We might not admit it but there’s this small part of us that entertains the notion that homeless people are homeless because they aren’t as smart as the rest of us, who thus far have managed to escape the fate of the homeless.

The Marine doesn’t think like that.

He understands what most of us don’t.

He understands that the only thing separating “us” from “them” are the numbers in our cell phone.

We have people we can call when things go bad for us.

They don’t.

So he set out to become that person.

The one they can call.

No matter what.

He’s not trying to fix them.

His main agenda is to be a friend to the homeless.

Even if being that friend cost him his life.

The way it did Jaman Iseminger.

In order for love to win, somebody has to be willing to pay the cost.

That’s why I worry sometimes.

And pray often for Hugh Hollowell.



From blogger Emma Scrivener comes this delightful story.  I encourage you to visit her at A NEW NAME.

True Story

Once upon a time, there lived a couple called Glen and Emma.

Glen and Emma lived in a big town but Glen had to find a job.  Glen was very worried about Emma because Emma was very sick. She didn’t want to move to the seaside town because she was frightened of meeting new people and going to a new place. But God brought them to a church full of lovely, warm-hearted Christians who looked after them and loved them and accepted them with all their issues. God brought them to a church that didn’t put them under any pressure, but prayed for them and loved them and helped Emma to get better and showed them what Jesus looks like.

Glen and Emma lived in a lovely house with two unlovely cats.  Outside the lovely spotty gate was parked a lovely car. The  car was a gift from a lovely couple who attended their church. This couple turned up one day with the keys and gave it to them, asking for absolutely nothing in return. As you can imagine, this made Glen and Emma feel very happy indeed.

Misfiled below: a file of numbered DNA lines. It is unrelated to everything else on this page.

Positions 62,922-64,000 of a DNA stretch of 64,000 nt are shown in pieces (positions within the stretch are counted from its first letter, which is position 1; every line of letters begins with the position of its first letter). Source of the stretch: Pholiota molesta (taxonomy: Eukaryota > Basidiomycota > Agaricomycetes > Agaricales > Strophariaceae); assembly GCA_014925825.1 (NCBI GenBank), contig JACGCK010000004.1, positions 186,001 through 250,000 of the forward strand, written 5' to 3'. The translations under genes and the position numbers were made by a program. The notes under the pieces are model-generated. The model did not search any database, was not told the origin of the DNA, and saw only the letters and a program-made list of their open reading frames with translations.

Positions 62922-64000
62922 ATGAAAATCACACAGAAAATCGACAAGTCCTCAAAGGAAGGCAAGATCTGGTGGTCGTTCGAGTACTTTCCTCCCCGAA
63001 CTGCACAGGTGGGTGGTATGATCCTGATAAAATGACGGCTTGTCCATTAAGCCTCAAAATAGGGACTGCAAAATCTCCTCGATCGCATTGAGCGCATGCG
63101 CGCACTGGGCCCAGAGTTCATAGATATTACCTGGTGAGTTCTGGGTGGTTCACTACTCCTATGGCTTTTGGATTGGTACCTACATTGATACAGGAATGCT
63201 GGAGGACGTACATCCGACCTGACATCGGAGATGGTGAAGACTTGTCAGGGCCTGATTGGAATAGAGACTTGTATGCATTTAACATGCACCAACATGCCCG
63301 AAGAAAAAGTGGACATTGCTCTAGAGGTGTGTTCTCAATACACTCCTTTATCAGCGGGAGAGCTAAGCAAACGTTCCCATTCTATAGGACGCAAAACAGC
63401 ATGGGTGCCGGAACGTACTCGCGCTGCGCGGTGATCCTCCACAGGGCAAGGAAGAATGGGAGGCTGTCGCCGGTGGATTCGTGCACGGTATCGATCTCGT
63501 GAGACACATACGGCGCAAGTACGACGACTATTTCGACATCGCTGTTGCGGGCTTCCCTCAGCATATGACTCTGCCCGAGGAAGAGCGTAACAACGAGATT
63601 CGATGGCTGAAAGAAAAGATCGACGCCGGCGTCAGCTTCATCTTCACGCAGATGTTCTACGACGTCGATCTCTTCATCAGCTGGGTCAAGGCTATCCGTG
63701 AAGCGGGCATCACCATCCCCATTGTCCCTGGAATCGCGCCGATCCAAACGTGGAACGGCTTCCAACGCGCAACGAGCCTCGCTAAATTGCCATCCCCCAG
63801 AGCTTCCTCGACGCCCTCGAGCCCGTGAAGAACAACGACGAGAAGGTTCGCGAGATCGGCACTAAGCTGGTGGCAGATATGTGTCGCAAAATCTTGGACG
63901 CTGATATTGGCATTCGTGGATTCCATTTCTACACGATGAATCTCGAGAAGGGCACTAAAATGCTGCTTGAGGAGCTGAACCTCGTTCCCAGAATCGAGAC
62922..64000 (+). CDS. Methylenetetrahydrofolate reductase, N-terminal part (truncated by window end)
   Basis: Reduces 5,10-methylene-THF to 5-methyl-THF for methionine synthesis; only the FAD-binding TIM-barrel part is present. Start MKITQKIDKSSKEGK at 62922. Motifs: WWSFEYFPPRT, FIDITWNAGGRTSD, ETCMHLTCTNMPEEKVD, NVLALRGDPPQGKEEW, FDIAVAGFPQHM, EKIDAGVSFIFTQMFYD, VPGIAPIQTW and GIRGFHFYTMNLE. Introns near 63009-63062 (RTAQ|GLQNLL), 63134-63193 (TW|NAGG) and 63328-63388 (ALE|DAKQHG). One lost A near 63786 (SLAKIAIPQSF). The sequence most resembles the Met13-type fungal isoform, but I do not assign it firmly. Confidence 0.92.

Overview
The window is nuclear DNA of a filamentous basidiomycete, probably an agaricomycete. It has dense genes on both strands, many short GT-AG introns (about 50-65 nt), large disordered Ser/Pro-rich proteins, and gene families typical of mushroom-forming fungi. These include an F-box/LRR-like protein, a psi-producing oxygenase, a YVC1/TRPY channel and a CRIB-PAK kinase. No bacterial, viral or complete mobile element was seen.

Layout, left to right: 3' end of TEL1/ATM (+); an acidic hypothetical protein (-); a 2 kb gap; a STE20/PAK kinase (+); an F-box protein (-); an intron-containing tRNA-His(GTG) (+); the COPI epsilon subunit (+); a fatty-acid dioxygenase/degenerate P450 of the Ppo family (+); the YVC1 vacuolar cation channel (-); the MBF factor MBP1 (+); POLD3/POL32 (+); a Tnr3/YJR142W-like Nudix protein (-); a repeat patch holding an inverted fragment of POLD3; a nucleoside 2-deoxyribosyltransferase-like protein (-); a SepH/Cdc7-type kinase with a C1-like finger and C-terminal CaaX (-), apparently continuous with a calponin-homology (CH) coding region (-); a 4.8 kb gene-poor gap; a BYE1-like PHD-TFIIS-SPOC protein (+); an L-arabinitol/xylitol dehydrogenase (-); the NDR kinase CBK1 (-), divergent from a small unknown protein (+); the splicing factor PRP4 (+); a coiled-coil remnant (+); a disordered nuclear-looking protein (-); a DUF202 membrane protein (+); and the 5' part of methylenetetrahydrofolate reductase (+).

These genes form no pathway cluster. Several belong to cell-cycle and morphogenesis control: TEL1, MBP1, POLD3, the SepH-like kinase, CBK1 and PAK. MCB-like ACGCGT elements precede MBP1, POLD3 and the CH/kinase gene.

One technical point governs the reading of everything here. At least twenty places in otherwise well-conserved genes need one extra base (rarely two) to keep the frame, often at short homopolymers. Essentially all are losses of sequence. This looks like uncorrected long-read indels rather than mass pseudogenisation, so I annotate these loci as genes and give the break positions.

Emma and Glen had lots of new friends from church who took care of them when they couldn’t take care of themselves.  These friends looked after their crazy cats when they went on holiday and weeded the garden when they were gone. They encouraged them and prayed for them and  gave them time and money and tea and hugs and planted tomatoes in their garden. It took a long time for Emma especially to feel strong and brave enough to go out.  But many lovely ladies asked her to go for coffee and visited her and encouraged her and kept calling even when she cancelled or changed plans at the last moment and even when she acted very strangely. These people weren’t being paid but they helped Emma and Glen to keep going even when they felt like giving up. And they gave them hope and reminded them that God loved them and cared for them and was looking after them. God also gave Glen two wonderful jobs, better than he could ever have imagined when he lived in the big city. And he helped Emma to meet lots of new friends by using her computer.

Emma and Glen had lots of adventures.  Glen was very brave but Emma was scared of lots of things. Only last week, Emma and Glen were travelling in their lovely car when it broke down on the motorway. Emma saw smoke coming out of the bonnet and was worried that the car would blow up. Emma had been watching too many TV programmes. Glen told her that this was silly and he gave her a hug. Emma also panicked because she knew that cars cost a lot of money to be fixed. She forgot about how God had looked after her up until now. But Glen reminded her and they asked God to help them. Then they waved goodbye to the broken car and waited for a phone call from the lovely repairmen.